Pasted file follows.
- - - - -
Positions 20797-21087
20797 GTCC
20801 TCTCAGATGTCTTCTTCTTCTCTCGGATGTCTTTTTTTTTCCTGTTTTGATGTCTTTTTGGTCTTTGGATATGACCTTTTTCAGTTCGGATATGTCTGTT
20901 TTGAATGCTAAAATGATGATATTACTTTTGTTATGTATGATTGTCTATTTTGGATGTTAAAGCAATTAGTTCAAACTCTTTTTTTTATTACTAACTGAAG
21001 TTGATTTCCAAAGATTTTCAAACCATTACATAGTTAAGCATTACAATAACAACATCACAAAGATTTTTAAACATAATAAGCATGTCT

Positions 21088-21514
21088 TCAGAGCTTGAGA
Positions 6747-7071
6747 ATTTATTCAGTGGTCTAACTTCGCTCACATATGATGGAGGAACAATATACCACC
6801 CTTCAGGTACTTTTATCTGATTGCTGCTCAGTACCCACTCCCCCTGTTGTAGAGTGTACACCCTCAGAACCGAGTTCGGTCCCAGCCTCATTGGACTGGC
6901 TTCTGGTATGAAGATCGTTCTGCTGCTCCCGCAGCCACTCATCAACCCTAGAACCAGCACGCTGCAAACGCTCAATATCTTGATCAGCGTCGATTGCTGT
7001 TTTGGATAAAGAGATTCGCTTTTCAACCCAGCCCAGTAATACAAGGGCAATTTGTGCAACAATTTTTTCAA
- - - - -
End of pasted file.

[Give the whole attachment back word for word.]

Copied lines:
Positions 20797-21087
20797 GTCC
20801 TCTCAGATGTCTTCTTCTTCTCTCGGATGTCTTTTTTTTTCCTGTTTTGATGTCTTTTTGGTCTTTGGATATGACCTTTTTCAGTTCGGATATGTCTGTT
20901 TTGAATGCTAAAATGATGATATTACTTTTGTTATGTATGATTGTCTATTTTGGATGTTAAAGCAATTAGTTCAAACTCTTTTTTTTATTACTAACTGAAG
21001 TTGATTTCCAAAGATTTTCAAACCATTACATAGTTAAGCATTACAATAACAACATCACAAAGATTTTTAAACATAATAAGCATGTCT

Positions 21088-21514
21088 TCAGAGCTTGAGA
Positions 6747-7071
6747 ATTTATTCAGTGGTCTAACTTCGCTCACATATGATGGAGGAACAATATACCACC
6801 CTTCAGGTACTTTTATCTGATTGCTGCTCAGTACCCACTCCCCCTGTTGTAGAGTGTACACCCTCAGAACCGAGTTCGGTCCCAGCCTCATTGGACTGGC
6901 TTCTGGTATGAAGATCGTTCTGCTGCTCCCGCAGCCACTCATCAACCCTAGAACCAGCACGCTGCAAACGCTCAATATCTTGATCAGCGTCGATTGCTGT
7001 TTTGGATAAAGAGATTCGCTTTTCAACCCAGCCCAGTAATACAAGGGCAATTTGTGCAACAATTTTTTCAA